Majora’s Mask: Stopping the Moon, 10 Years Late

The Legend Of Zelda: Majora’s Mask turned 10 this year, and to celebrate, I promised myself I’d finally complete it.

What’s that? No, you read right. Despite being one of the biggest Nintendo fans you’re likely to ever meet, I’d never actually made it through Eiji Aonuma’s directorial debut. That is, until tonight.

10 years ago, my world was a vastly different place. My mom was still alive. I hadn’t been married, or divorced. 9/11 hadn’t happened. And I was still in high school, and working my first full time job…at Funcoland. Despite the fact that high school was quickly coming to an end and I was supposed to be making major decisions about “my future,” I was vastly more concerned with showing my friends that I didn’t need the upcoming Playstation 2 to stay in the game. That my N64 still had plenty of life in its 4 year-old carcass, thank you. Conveniently, the day the PS2 was unleashed on North America – October 26th – it was accompanied by one of the worst selections of launch titles to ever disgrace a game console; Nintendo dropped Majora’s Mask the same day and made my argument pretty easy to support. Majora required 8 megabytes of RAM, for chrissakes, how could it not be amazing?

As it turned out, I’d actually been playing the game for a couple of weeks before it shipped. Thanks to a Nintendo rep who took his job way more seriously than any of us did, Funco had a demo cartridge at the beginning of October, for customers to try before commiting to a pre-order. Unbeknownst to those customers, however, was the lie implicit in the cartridge’s “not for resale” label: this was not a demo, but the full game, and I’d been taking it home every night, working my way as far as Snowhead before my own copy arrived and I had to start over from scratch.

Majora’s Mask, despite its premise of a world-ending calamity in the form of “THE MOON IS FALLING!”, tells an incredibly nuanced tale about knowing who your real friends are, and it’s absolutely brimming with sidequests directly related to fulfilling this conceit. Forget dungeons: they’re present, of course, but the real meat-and-potatoes of Majora’s Mask is these sidequests. Unlike its predecessor, Ocarina of Time, Aonuma’s game demands real detective work from players hoping to bring order back to the lives of Clock Town’s citizens. Characters have specific, intersecting schedules, and though the world is set to end three days after Link’s arrival, players won’t be able to see the game’s complete ending without addressing everyone. This is only possible because the game plays out like an extended version of Groundhog Day, with Link’s magical ocarina giving him the ability to reset the “doomsday clock” at any time.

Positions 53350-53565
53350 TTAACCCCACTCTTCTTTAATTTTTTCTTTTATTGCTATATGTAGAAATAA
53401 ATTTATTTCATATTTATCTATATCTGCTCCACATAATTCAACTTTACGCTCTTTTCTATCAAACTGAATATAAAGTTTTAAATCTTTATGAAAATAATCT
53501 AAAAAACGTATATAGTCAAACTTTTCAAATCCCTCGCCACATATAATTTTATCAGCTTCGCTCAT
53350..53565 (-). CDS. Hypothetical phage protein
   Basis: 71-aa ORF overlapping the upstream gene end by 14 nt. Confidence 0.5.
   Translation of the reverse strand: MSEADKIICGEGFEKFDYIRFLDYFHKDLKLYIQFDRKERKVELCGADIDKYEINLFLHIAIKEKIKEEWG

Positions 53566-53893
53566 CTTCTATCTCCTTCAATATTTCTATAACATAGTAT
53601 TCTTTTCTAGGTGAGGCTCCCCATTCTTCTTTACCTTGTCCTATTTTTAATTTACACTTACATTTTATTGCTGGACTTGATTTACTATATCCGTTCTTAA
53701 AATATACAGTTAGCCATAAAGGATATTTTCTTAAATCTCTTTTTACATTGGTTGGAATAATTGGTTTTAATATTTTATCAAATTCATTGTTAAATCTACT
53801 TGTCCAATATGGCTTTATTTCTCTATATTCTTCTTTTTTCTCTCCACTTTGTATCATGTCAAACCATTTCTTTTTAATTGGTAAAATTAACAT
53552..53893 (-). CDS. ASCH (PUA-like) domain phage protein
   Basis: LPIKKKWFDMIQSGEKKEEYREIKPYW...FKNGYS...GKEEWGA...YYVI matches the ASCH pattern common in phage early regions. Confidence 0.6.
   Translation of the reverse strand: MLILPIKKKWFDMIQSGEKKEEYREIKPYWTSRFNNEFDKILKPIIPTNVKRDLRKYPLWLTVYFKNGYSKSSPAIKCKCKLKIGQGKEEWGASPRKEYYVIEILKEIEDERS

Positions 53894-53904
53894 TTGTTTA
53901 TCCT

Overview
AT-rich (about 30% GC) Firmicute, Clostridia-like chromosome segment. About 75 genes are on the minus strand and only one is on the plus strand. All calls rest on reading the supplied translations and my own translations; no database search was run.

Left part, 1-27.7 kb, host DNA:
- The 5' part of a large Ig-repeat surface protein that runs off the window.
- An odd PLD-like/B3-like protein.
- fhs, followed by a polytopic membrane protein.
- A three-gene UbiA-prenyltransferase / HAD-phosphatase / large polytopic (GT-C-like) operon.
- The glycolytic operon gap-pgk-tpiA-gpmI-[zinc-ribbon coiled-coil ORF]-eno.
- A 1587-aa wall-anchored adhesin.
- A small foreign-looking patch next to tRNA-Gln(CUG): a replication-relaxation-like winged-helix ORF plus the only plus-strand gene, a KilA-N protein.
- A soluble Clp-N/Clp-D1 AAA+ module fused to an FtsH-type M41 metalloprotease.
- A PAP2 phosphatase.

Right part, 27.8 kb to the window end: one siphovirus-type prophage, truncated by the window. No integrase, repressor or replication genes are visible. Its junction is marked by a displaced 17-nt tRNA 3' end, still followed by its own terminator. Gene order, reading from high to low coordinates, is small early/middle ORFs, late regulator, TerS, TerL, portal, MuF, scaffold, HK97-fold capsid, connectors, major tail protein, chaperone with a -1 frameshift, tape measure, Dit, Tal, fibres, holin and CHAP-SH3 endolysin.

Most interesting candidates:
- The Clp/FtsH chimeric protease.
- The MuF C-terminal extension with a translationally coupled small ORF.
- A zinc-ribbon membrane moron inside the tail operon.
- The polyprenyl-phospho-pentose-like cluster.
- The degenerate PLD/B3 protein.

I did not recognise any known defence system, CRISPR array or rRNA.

I’m not entirely certain why I stopped playing Majora’s Mask shortly after I received my own copy, but It’s likely these sidequests, and my absolutely loathing the idea of not “saving” everyone, that ultimately caused me to put the game on hold for 10 years. But I’ve finally come back to it. I’ve filled out every slot in my Bomber’s Notebook, collected every mask, and stopped the moon from falling. I’ve finished Majora’s Mask! Honestly, I’m not entirely sure how to feel about finally getting to check this off my list, but I do find the circumstances under which I’ve completed the game highly appropriate. Majora’s Mask is awash in nostalgia for a bygone era – one of simplicity, of nuclear relationships, of knowing exactly who you are and where you fit in the world – that has quietly been subsumed by anonymity. The last time I played the game, I knew myself and everyone I interacted with. Today, with the ubiquity of the Internet, we’re all hiding behind Majora’s Mask, hoping that maybe, if we do something big enough, someone will notice us.

 

 

About The Author

Michael Burns is the Founder and Executive Editor of Invisible Gamer. Between custodianship of this site and contributing work for sites like IGN and 1UP, he spends entirely too much time thinking about video games – especially old ones. A migrant to New York City from northern California, Michael can often be found under a tree in Prospect Park, Brooklyn, thinking "big thoughts" and generally just loving life. Find him elsewhere on the web at the links below.